At the end of the Second World War 30,000 copies of THE STORY OF FERDINAND were printed and given out free to German children. So far the book has been translated into 60 languages including Latin and has never been out of print. In 1938 it was turned into a cartoon by Walt Disney which won the Academy Award for Best Short Subject (Cartoons).

To end a rather dreadful clip of the Lennon Sisters  singing a song based on the book. Have you ever read the book? What did you think?


I used to do jigsaw puzzles with my mother when I was a child and recently due to a need to sort through some family papers I discovered them again. My mother had some very specific criteria for the puzzles she would do. They should be of works of art and they should have interesting shaped pieces. Not for her the kitsch of the country cottage or any lurid flowers or cute puppies. And she had absolutely no interest in swathes of sky. Waddington Fine Art Puzzles fitted this criteria perfectly. And so over the years she bought a lot of them, some of which I kept. This one below is by Johannes Vermeer and is called A Young Woman seated at a Virginal (1670-72) and it’s in room 16 of The National Gallery in London.


The main thing I remember about doing them was the companionable silence broken periodically by a murmur of satisfaction as an elusive piece was slotted into  place.

Recently, I’ve been feeling anxious and my concentration has not been good and finding the puzzles gave me a craving to do them again, so I have been interspersing my writing with a bit of jigsaw-ing. I’ve been finding it soothing and according to Wentworth Wooden Puzzles there’s a reason for this.

“An activity that can help us experience some of the many benefits of mindfulness is focusing on completing jigsaw puzzles. In a similar fashion to popular adult colouring books, jigsaw puzzles allow the brain to relax while keeping the hands busy. They provide a calming distraction from hours spent staring at screens, whether that’s a computer, TV or even a phone. An easy way to channel the imagination, a jigsaw puzzle gives you a creative outlet whilst keeping your mind focused. This activity allows us to achieve a state of creative meditation as well as leveraging the left (logical) and right (creative) sides of the brain.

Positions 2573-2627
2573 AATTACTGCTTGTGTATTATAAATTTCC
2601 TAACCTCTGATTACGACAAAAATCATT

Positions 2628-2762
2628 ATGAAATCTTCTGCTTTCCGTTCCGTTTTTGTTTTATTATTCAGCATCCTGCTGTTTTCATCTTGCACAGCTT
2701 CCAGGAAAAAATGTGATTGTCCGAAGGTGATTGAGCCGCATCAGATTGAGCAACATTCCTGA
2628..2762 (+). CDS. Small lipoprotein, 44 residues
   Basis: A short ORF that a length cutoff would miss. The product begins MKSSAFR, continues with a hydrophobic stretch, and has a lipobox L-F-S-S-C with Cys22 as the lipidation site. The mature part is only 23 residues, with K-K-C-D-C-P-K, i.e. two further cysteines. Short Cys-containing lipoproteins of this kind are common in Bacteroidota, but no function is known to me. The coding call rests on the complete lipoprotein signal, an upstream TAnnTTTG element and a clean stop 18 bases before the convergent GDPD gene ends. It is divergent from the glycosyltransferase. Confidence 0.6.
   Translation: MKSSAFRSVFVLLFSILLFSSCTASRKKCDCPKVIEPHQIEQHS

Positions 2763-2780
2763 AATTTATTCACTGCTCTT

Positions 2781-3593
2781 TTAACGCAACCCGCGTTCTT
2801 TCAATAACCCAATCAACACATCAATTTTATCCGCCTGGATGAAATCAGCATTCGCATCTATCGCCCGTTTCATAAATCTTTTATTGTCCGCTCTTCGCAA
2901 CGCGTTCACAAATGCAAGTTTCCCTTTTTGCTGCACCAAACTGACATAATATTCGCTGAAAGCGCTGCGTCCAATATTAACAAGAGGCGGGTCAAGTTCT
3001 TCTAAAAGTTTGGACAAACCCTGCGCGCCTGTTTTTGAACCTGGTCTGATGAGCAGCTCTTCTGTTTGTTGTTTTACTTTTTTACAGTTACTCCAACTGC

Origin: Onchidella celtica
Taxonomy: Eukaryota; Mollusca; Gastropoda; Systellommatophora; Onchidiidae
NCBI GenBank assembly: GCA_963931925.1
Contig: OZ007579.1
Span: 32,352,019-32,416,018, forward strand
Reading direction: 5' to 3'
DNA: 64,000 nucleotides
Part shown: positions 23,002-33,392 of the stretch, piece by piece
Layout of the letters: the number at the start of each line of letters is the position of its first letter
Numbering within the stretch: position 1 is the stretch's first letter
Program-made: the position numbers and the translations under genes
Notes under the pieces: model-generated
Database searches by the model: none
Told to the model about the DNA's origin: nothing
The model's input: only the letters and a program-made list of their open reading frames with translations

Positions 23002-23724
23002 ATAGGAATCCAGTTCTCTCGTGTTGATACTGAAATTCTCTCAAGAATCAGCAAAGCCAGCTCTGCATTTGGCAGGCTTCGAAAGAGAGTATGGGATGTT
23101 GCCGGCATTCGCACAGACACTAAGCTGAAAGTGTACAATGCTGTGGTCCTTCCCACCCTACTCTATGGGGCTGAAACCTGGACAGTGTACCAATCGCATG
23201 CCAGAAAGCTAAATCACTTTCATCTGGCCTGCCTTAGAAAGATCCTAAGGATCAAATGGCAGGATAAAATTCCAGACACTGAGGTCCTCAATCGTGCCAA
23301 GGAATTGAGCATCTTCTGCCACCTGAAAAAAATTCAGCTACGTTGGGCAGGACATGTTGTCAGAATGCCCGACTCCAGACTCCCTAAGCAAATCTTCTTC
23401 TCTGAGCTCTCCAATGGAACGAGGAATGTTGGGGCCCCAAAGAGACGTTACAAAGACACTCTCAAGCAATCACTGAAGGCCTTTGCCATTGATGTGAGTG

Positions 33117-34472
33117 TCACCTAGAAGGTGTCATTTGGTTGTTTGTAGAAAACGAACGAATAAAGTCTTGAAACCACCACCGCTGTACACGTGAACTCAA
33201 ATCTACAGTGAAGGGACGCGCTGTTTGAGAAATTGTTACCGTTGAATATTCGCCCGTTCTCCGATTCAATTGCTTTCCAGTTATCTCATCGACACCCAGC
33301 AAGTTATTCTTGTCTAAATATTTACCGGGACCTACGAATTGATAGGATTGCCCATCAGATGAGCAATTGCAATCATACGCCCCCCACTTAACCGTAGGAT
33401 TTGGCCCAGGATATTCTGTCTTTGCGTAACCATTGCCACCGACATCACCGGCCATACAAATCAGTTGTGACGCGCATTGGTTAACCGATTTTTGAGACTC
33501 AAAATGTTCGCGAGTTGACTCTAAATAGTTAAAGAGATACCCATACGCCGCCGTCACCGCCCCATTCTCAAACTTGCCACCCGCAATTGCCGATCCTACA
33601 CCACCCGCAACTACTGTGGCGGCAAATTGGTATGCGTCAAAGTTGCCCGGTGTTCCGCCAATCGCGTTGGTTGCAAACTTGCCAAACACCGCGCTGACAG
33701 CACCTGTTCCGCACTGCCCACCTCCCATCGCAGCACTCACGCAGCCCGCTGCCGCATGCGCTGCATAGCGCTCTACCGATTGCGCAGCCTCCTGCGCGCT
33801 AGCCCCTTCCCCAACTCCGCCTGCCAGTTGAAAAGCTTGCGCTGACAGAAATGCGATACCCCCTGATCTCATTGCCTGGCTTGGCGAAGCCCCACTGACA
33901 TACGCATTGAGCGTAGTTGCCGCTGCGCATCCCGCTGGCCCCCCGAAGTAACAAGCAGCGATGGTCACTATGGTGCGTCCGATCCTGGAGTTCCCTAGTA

Some studies, such as the MacArthur Study, have even concluded that people who solve jigsaw puzzles in addition to other activities that provide a mental workout, can actually lead to longer life expectancy, better quality of life and reduced chances of developing certain types of mental illnesses (e.g. memory loss, dementia and Alzheimer’s disease) by up to a third.

Because of their calming qualities, completing a hard or challenging jigsaw puzzle can have serious effects on your mood. We all know the satisfaction of finally finding where that last piece goes, but this actually encourages the production of dopamine, the chemical in your brain which helps keep us happy and healthy. These mood enhancing effects help to lower our heart rate and blood pressure, allowing us to release stress and tension. These benefits make jigsaws extra beneficial for those who suffer from stress or anxiety.

Completing a jigsaw puzzle can even put our brains into the same meditative state that we experience while dreaming!  So why not take some time out away from work and your phone to complete a jigsaw and see how it can help focus your brain and relax.”

My novels have always come in fits and starts. Rarely have I seen how they fit together until very close to the end. I do not plot them all out. I do not know what will happen. This creates anxiety which I recognize as  part of my creative process but sometimes it can feel like a curse. A jigsaw however can be physically completed; I can create a whole picture.